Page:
NPR's Ken Rudin is a fan of using history as a guide to what might happen next when it comes to politics, and this morning he focuses on the 2012 race for the Republican presidential nomination and what lessons we might learn from an earlier battle between GOP contenders.

As Ken points out, in 1980 George H.W. Bush decisively won the Michigan primary on May 20 and six days later, "was out of the race, deciding that [Ronald] Reagan's delegate lead was too vast to overcome." Republicans then united behind Reagan and swept Jimmy Carter out of the White House.

But this year, Rick Santorum (who easily won Saturday's Louisiana primary) isn't giving up so easily against front runner Mitt Romney. And Ken says that "as long as Santorum's disdain for Romney continues, as long as he keeps on winning states, and as long as there continues to be doubts about Romney's core principles — the 'Etch a Sketch' comment by his top aide didn't help — there's no sign this will end any time soon."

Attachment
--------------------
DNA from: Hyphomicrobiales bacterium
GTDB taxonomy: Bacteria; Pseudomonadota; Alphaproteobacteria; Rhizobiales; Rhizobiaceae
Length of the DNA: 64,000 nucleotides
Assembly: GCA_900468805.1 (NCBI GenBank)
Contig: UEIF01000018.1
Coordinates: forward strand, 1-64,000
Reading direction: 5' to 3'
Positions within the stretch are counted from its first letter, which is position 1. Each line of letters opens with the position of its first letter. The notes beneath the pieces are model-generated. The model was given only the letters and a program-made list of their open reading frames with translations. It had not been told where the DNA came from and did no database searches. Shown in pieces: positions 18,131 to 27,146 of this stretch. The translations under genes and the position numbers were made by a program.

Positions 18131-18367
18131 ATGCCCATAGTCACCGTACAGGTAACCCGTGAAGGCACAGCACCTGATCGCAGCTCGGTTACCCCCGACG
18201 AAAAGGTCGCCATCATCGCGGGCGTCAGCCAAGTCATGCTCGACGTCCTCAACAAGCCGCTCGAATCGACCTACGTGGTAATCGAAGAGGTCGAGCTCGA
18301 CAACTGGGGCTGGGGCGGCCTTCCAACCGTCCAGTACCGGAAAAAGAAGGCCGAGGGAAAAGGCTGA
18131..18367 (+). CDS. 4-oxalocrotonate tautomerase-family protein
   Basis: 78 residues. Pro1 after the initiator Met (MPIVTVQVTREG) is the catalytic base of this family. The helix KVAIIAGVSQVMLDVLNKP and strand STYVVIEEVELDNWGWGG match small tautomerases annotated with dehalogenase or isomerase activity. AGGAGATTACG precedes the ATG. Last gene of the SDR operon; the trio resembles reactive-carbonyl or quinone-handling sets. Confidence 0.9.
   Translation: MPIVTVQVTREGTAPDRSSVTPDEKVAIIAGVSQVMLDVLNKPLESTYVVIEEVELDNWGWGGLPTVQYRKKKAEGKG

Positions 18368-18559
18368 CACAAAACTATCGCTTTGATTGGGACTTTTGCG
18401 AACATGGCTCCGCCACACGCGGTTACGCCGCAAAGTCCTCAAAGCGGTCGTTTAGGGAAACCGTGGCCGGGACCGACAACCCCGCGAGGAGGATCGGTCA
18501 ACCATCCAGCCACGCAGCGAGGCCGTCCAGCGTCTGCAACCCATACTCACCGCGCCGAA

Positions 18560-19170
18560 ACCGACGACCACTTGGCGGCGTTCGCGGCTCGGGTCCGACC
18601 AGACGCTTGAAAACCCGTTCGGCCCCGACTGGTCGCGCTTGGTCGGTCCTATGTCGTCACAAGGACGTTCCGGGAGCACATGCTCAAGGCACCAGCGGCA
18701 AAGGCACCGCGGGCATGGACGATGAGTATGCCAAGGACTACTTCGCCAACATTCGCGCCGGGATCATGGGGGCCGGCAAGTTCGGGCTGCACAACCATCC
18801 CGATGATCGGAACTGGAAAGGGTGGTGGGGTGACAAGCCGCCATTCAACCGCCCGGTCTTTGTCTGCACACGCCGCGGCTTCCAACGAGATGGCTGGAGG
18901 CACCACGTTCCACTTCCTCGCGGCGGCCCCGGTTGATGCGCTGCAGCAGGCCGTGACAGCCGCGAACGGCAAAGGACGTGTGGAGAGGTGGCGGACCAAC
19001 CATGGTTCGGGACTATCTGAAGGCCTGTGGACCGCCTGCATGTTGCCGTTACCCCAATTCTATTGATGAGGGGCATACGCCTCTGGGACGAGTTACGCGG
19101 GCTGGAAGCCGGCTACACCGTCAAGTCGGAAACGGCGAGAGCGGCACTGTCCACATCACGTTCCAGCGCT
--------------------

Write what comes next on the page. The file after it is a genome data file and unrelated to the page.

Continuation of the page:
Now, this being political analysis, there's always another view. And Politico provides it this morning with a story making the case that the Republican race has neared a "tipping point."

"With a mix of resignation about Romney and eagerness to get on with the business of defeating President Barack Obama, conservative and establishment GOP officials are going beyond their time-will-tell talking points to all but declare the race over," it reports.

"With three Midwestern victories — in Michigan, Ohio and Illinois — and a favorable slate of states coming in April [starting in Wisconsin on April 3], Romney is on the verge of removing any doubt that he'll be his party's standard-bearer," Politico argues.

We'll see who's right, of course, in a week or so.

Meanwhile, as The Associated Press reports, "an agitated Rick Santorum on Sunday called Mitt Romney 'the worst Republican in the country to put up against Barack Obama.' ...

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